Flow in naturally deformed ice: a cryogenic EBSD and modelling study of the NEEM ice core

Ilka.Weikusat [ at ] awi.de


Understanding the flow of ice is essential to predict the contribution of the polar ice sheets to global mean sea level rise in the next decades and centuries. During this PhD project, the recrystallization and deformation mechanisms that govern the flow of ice were studied along the length of the North Greenland Eemian Ice Drilling (NEEM) ice core in northwest Greenland. Two methods were used during this study: (i) cryogenic electron backscatter diffraction (cryo-EBSD) in combination with (polarized) light microscopy and (ii) flow law modelling using two different flow laws for ice constrained by the actual temperature and grain size data from the NEEM ice core. The NEEM ice core was divided up into three depth intervals originating from different climatic stages that differ strongly in terms of impurity content, microstructure, deformation mode and temperature: the Holocene ice (01419 m of depth), the glacial ice (1419-2207 m of depth) and the Eemian-glacial facies (2207-2540 m of depth). Microstructures indicate that the Holocene ice deforms by the easy slip system (crystallographic basal slip) accommodated by the harder slip systems (non-basal slip), also known as dislocation creep, and by recovery via strain induced boundary migration (SIBM), which removes dislocations and stress concentrations and allows further deformation to occur. The amount of non-basal slip that is activated is controlled by the extent of SIBM. The dominant recrystallization mechanisms in the Holocene ice are SIBM, bulging recrystallization and grain dissection in total leading to dynamic grain growth, with a contribution from normal grain growth in the upper 250 m. The strain rate variability with depth in the Holocene ice, estimated by flow law modelling, is low. In contrast, the strain rate variability is relatively high in the glacial ice as a result of variability in grain boundary sliding (GBS) with depth that accommodates basal slip (GBS-limited creep). Grain boundary sliding in the glacial ice is particularly strong in fine grained sub-horizontal bands which contain many aligned grain boundaries. Subgrain boundaries (SGBs) form ahead of the aligned grain boundaries in these fine grained subhorizontal bands and when a misorientation angle of 5.0°-6.0° is reached, the SGB has rotated into a sliding boundary. Rotation recrystallization is more prominent, while SIBM is less important in the glacial ice compared to the Holocene ice. The ice in the Eemian-glacial facies, which is affected by premelting along the grain boundaries, alternates between relatively fine grained glacial ice with a single maximum crystallographic preferred orientation (CPO) and very coarse grained Eemian ice with a partial girdle CPO. Due to the difference in grain size and CPO, it is argued that the glacial ice in the Eemian-glacial facies deforms almost entirely by GBS-limited creep in simple shear and at high strain rates, while the Eemian ice in the Eemian-glacial facies deforms at much lower strain rates in coaxial deformation with a roughly equal contribution of GBS-limited creep and dislocation creep to bulk strain rate. The large difference in microstructure, and consequently viscosity, between impurity-rich glacial ice and impurity-depleted interglacial ice in the premelting layer (262K<T<273K) of polar ice sheets can have important consequences for ice dynamics close to the bedrock, which provides the major contribution of the horizontal movement of ice towards the oceans. Glen’s flow law (Glen, 1955; Paterson, 1994), which is independent of grain size, predicts a higher strain rate along the NEEM ice core than the grain size sensitive composite flow law of Goldsby and Kohlstedt (1997, 2001) for which the flow law parameters of the dislocation creep mechanism were modified during this PhD project. Only a grain size sensitive flow law can predict the variability in strain rate resulting from a variability in grain size with depth, which is expected to be large in the NEEM ice core.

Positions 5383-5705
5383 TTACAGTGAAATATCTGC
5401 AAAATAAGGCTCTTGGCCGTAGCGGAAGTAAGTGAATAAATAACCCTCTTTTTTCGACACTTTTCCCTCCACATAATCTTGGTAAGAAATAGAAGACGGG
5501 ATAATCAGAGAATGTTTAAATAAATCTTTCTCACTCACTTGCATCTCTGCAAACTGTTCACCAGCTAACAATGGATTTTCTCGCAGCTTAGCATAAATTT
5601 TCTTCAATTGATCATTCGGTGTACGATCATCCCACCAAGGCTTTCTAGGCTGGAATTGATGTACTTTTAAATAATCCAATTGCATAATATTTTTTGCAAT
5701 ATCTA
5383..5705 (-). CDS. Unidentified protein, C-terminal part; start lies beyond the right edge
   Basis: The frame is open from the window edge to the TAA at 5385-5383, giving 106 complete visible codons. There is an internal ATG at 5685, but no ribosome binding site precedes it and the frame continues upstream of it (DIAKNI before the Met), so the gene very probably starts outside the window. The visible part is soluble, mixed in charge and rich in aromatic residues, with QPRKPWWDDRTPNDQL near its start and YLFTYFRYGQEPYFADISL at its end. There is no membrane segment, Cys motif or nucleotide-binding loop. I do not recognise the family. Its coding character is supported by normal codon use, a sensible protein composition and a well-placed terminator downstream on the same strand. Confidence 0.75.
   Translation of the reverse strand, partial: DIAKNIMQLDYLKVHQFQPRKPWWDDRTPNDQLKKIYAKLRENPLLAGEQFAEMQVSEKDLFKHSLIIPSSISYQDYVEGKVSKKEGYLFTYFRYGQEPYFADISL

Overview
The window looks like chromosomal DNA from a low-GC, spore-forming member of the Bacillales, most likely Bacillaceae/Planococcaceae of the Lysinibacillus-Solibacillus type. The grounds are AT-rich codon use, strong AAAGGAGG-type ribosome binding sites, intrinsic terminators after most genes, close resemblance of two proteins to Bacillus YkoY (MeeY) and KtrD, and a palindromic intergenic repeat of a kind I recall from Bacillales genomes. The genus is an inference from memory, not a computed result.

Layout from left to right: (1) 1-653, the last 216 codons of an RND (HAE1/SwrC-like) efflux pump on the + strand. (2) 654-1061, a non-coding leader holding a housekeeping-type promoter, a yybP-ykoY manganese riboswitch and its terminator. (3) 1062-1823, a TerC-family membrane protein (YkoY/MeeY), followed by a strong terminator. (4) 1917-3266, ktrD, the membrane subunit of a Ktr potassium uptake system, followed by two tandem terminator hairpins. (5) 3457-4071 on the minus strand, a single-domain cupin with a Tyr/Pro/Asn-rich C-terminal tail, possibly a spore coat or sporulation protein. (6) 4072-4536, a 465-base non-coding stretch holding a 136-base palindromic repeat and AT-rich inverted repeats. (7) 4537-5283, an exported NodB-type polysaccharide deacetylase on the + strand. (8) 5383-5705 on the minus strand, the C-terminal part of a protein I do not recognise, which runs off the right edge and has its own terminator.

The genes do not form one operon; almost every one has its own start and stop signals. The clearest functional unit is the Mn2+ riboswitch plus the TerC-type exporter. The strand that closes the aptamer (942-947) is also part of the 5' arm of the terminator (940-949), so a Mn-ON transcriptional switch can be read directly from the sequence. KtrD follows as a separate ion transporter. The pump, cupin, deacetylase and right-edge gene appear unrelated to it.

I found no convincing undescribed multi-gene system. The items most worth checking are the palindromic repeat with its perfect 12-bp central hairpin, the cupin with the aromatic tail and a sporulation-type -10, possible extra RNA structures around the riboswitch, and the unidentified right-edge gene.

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Thesis (PhD)
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Kuiper, E. J. (2019): Flow in naturally deformed ice: a cryogenic EBSD and modelling study of the NEEM ice core , PhD thesis, Utrecht University, Dept. of Earth Sciences.

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